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Tax Law: Offers in Compromise

Posted on in Tax Appeals

If the IRS has surprised you with a significant tax bill, and if either your true liability for the tax or your ability to pay it are in question, you may be able to make an offer in compromise.

An offer in compromise is essentially what it sounds like: you make the IRS an offer to pay an amount (presumably, less than the full amount) in compromise. You agree that you will pay the agreed-upon amount instead of continuing to fight the matter, and the IRS in turn agrees to accept the amount rather than pushing for you to pay the debt in full.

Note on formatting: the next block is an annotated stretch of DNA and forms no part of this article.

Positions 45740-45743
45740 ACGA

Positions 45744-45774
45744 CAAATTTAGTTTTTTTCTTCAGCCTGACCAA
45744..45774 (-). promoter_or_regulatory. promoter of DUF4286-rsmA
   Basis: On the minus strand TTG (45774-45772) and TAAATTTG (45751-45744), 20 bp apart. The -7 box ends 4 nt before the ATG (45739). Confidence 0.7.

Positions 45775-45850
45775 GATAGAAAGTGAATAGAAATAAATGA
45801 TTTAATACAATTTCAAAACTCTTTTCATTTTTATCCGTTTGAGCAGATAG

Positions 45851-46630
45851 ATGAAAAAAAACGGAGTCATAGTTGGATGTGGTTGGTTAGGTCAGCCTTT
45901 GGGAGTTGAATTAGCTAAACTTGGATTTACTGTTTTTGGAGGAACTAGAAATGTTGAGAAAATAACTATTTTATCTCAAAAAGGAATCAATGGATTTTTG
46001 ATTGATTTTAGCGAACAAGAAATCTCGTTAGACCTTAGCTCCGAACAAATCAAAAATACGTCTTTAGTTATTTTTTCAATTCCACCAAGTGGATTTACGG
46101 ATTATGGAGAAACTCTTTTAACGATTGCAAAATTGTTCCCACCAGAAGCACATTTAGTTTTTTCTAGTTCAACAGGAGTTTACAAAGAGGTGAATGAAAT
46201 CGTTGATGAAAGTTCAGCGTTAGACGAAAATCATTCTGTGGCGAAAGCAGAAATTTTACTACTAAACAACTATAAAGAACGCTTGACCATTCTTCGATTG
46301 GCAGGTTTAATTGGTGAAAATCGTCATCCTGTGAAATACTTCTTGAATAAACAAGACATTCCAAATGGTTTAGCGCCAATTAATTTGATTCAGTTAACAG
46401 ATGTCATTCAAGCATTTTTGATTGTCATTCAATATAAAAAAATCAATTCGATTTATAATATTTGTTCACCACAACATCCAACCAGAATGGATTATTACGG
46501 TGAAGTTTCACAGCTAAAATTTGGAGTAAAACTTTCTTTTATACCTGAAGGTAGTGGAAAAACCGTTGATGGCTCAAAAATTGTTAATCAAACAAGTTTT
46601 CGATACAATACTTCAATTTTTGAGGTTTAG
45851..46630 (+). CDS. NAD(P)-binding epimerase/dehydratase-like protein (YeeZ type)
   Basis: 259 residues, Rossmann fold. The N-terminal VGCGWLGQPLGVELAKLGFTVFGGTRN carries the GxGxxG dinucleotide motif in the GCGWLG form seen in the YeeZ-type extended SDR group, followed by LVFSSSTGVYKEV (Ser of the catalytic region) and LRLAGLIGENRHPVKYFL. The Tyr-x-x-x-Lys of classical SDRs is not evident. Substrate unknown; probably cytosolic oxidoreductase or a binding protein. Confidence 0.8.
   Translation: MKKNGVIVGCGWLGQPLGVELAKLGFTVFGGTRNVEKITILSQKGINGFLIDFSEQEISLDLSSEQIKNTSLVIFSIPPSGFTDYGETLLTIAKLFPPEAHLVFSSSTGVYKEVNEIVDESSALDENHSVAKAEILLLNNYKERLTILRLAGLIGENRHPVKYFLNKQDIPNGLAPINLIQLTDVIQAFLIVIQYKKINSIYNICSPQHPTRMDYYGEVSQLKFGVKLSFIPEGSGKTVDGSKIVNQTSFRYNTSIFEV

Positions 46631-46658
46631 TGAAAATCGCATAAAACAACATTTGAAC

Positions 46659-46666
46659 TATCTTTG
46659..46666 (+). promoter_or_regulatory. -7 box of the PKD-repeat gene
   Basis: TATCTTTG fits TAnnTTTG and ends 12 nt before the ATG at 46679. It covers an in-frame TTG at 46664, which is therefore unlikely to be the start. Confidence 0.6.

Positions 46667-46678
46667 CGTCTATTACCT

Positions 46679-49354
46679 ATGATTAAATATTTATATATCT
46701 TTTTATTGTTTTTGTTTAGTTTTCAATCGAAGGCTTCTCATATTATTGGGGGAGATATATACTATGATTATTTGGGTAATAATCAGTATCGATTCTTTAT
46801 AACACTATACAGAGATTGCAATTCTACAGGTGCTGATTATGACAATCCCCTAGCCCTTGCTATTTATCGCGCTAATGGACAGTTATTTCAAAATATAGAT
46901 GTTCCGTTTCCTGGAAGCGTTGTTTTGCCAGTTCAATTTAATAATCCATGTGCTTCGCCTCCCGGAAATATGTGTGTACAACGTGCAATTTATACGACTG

When you inform the IRS of your intent to utilize the offer in compromise process, the IRS will typically halt collection activity on your account in order to provide you with the time to gather supporting documents and assemble your offer. After you turn in your offer, the IRS will evaluate it, and will either accept it, reject it outright, or make a counter-offer.

An offer in compromise can be a very fact-driven proceeding, with the IRS either accepting or rejecting it depending on what information you have provided, so be sure to consult an attorney who specializes in tax law. Doing so will often be the difference between an offer that is rejected and one that is accepted .

Contact us today to discuss your situation. Depending on the facts and circumstances, you may find that your position is not as dire as it may appear. We look forward to working with you.

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